crealolobk

2021-12-31

Find the sationary points of the curve and their nature for the equation $y={e}^{x}\mathrm{cos}x$ for $0\le x\le \frac{\pi }{2}$
I derived it and got ${e}^{x}\left(-\mathrm{sin}x+\mathrm{cos}x\right)=0$
${e}^{x}$ has no solution but I don't know how to find the x such that $-\mathrm{sin}x+\mathrm{cos}x=0$

boronganfh

Hint:
$-\mathrm{sin}x+\mathrm{cos}x=0$
If and only if
$\mathrm{tan}x=1$

aquariump9

Since you are asking for $0\le x\le \frac{\pi }{2}$ it's quite trivial that $x=\frac{\pi }{4}$ is the only solution of sinx=cosx
Edit:
Reasoning in $0\le x\le \frac{\pi }{2}$: notice that $\mathrm{cos}x=0$ only if $x=\frac{\pi }{2}$ and for $x=\frac{\pi }{2}$ we have $\mathrm{sin}\frac{\pi }{2}=1\ne 0=\mathrm{cos}\frac{\pi }{2}$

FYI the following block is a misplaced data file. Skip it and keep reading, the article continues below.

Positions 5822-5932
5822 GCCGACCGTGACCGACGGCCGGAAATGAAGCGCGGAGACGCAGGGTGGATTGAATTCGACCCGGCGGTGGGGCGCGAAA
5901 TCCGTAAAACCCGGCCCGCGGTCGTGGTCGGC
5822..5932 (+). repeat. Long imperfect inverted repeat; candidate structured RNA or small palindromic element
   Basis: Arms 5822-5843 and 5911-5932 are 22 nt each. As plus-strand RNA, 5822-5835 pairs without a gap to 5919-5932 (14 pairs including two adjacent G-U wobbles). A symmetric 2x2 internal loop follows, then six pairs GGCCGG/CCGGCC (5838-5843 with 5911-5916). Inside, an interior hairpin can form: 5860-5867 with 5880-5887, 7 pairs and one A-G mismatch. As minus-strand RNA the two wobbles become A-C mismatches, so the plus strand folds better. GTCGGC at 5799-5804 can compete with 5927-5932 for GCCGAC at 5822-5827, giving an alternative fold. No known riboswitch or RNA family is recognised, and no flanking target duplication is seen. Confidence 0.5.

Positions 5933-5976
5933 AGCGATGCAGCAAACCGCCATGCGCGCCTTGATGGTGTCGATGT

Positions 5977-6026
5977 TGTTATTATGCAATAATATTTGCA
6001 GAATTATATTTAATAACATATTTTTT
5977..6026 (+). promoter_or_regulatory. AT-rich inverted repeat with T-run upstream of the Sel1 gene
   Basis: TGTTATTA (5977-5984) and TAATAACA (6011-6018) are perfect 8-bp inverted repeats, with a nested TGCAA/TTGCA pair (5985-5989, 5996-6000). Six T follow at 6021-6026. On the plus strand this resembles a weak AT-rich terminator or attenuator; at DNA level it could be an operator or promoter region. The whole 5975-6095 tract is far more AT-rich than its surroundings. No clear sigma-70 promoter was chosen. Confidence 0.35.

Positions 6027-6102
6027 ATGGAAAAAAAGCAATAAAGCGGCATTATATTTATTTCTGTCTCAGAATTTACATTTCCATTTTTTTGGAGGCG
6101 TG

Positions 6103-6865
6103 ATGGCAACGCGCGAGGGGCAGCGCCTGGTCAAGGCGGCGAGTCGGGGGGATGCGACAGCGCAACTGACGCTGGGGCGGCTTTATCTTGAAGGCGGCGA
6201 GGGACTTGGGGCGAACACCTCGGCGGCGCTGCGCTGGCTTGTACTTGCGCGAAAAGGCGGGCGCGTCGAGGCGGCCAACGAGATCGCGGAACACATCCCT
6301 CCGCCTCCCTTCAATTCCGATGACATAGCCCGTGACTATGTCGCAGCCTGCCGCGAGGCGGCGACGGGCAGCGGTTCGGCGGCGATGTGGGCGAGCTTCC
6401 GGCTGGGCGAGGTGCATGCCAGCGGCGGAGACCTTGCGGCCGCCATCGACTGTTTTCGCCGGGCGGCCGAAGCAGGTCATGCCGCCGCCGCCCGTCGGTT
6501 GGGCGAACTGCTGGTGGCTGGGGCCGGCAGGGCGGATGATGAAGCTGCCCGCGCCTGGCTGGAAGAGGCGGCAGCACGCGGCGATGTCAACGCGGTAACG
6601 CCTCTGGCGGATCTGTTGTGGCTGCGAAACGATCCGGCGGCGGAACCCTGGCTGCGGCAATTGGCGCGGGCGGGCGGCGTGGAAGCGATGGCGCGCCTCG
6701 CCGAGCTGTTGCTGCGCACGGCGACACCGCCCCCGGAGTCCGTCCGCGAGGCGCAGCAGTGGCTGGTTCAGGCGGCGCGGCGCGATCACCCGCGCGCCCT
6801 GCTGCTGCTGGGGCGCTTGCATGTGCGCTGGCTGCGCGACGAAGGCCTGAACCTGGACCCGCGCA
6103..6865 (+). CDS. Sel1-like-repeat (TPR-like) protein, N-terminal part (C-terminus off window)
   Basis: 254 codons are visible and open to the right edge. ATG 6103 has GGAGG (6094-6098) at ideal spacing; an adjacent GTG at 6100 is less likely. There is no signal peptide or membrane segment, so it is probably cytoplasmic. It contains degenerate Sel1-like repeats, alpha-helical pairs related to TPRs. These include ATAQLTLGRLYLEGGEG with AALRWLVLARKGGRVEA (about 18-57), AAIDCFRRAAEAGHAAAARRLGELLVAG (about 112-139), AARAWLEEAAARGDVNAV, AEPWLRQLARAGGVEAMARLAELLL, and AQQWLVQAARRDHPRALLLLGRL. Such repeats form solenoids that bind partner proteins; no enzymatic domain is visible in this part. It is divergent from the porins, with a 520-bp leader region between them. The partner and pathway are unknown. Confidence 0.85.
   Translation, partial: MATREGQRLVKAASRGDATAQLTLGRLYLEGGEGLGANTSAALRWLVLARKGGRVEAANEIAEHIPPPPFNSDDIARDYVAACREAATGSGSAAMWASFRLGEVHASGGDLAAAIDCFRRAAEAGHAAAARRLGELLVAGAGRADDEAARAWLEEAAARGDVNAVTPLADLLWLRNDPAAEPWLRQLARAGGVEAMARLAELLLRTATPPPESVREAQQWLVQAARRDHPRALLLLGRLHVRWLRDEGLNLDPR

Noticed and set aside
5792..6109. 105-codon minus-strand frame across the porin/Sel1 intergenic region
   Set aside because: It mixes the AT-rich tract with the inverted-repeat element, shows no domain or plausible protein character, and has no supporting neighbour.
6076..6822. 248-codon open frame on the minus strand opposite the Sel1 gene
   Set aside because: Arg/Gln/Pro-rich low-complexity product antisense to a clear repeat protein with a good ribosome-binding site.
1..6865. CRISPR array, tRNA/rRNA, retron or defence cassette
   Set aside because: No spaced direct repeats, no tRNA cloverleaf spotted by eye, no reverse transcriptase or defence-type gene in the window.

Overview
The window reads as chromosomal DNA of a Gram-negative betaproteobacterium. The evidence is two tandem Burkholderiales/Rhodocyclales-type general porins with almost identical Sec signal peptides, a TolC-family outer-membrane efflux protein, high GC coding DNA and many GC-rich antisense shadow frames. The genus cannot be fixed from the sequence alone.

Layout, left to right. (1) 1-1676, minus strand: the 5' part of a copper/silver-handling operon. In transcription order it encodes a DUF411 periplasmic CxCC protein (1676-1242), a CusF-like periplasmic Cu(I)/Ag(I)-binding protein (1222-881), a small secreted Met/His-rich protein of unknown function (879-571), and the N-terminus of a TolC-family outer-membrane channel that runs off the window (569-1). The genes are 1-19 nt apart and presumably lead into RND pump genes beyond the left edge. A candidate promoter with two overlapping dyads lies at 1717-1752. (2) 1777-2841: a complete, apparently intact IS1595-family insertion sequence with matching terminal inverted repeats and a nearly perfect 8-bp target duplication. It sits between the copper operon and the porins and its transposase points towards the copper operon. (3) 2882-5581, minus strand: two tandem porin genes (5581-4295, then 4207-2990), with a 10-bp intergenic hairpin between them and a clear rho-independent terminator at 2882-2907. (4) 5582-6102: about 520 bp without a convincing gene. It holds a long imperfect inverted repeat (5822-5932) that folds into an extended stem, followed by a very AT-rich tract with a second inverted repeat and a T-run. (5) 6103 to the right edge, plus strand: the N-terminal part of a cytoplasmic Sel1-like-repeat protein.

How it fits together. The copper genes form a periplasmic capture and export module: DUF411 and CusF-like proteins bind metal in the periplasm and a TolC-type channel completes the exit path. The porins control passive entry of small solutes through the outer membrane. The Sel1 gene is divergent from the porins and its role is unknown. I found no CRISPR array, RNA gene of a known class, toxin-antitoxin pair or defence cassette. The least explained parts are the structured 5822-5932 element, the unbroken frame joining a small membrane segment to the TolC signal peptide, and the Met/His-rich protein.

So we can say for sure that $x=\frac{\pi }{2}$ is not a solution of the equation $\mathrm{sin}x=\mathrm{cos}x$
Divide by $\mathrm{cos}\left(x\right)$ both sides of $\mathrm{sin}x=\mathrm{cos}x$ and you get $\mathrm{tan}x=1$ which is satiesfied in $0\le x\le \frac{\pi }{2}$ only for $x=\frac{\pi }{4}$

Vasquez

For all x, $\mathrm{cos}\left(x+\frac{\pi }{2}\right)=-\mathrm{sin}\left(x\right)$ hence the equation is equivalent to
$\mathrm{cos}\left(x\right)+\mathrm{cos}\left(x+\frac{\pi }{2}\right)=0$
But we also have the identity
$\mathrm{cos}p+\mathrm{cos}q=2\mathrm{cos}\frac{p+q}{2}\mathrm{cos}\frac{p-q}{2}$
So your equation is also equivalent to
$2\mathrm{cos}\left(x+\frac{\pi }{4}\right)\mathrm{cos}\frac{\pi }{4}=0$
That is, $\mathrm{cos}\left(x+\frac{\pi }{4}\right)=0$
But $\mathrm{cos}t=0$ if Therefore, your equation is also equivalent to
$x=\frac{\pi }{4}+k\pi$
And the only value of x in $\left[0,\frac{\pi }{2}\right]$ occurs for k=0.

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